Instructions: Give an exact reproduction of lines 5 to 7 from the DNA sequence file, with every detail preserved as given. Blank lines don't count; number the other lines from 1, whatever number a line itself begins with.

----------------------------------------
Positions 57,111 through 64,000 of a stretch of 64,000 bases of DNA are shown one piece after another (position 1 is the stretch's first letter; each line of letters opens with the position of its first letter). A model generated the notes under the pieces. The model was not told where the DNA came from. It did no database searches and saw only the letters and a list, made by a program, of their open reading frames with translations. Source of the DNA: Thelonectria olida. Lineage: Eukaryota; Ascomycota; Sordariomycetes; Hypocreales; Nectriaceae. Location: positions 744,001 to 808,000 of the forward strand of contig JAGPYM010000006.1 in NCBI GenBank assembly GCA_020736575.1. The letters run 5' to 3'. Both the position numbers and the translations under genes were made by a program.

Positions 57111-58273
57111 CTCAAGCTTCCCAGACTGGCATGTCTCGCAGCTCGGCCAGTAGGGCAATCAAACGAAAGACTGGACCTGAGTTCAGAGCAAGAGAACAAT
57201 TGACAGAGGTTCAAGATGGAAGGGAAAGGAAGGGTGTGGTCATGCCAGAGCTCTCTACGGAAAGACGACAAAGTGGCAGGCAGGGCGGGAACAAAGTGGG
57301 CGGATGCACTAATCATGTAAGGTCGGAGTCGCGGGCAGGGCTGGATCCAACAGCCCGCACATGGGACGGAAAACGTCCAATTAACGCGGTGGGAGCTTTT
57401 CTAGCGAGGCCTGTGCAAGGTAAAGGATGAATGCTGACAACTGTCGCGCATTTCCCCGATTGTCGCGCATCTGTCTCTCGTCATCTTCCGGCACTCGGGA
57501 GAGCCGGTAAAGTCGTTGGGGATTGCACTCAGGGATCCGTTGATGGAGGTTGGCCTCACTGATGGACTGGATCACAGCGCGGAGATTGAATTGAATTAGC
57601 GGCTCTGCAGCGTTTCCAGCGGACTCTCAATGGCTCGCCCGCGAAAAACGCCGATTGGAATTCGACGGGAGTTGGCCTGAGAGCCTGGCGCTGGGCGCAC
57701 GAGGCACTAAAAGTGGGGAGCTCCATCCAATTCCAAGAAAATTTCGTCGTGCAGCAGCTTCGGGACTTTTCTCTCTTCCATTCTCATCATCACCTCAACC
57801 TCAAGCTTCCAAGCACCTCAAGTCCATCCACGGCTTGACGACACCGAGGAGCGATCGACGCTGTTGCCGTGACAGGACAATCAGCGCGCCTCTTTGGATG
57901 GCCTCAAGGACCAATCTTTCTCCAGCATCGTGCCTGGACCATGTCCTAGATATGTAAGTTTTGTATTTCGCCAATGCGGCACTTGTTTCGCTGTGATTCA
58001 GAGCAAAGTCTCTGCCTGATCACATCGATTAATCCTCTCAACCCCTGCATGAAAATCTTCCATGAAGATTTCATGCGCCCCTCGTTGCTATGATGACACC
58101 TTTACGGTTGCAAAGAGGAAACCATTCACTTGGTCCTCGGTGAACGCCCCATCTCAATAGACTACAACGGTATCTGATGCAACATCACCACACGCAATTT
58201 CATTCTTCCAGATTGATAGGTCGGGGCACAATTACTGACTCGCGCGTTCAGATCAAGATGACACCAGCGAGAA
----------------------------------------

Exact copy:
57301 CGGATGCACTAATCATGTAAGGTCGGAGTCGCGGGCAGGGCTGGATCCAACAGCCCGCACATGGGACGGAAAACGTCCAATTAACGCGGTGGGAGCTTTT
57401 CTAGCGAGGCCTGTGCAAGGTAAAGGATGAATGCTGACAACTGTCGCGCATTTCCCCGATTGTCGCGCATCTGTCTCTCGTCATCTTCCGGCACTCGGGA
57501 GAGCCGGTAAAGTCGTTGGGGATTGCACTCAGGGATCCGTTGATGGAGGTTGGCCTCACTGATGGACTGGATCACAGCGCGGAGATTGAATTGAATTAGC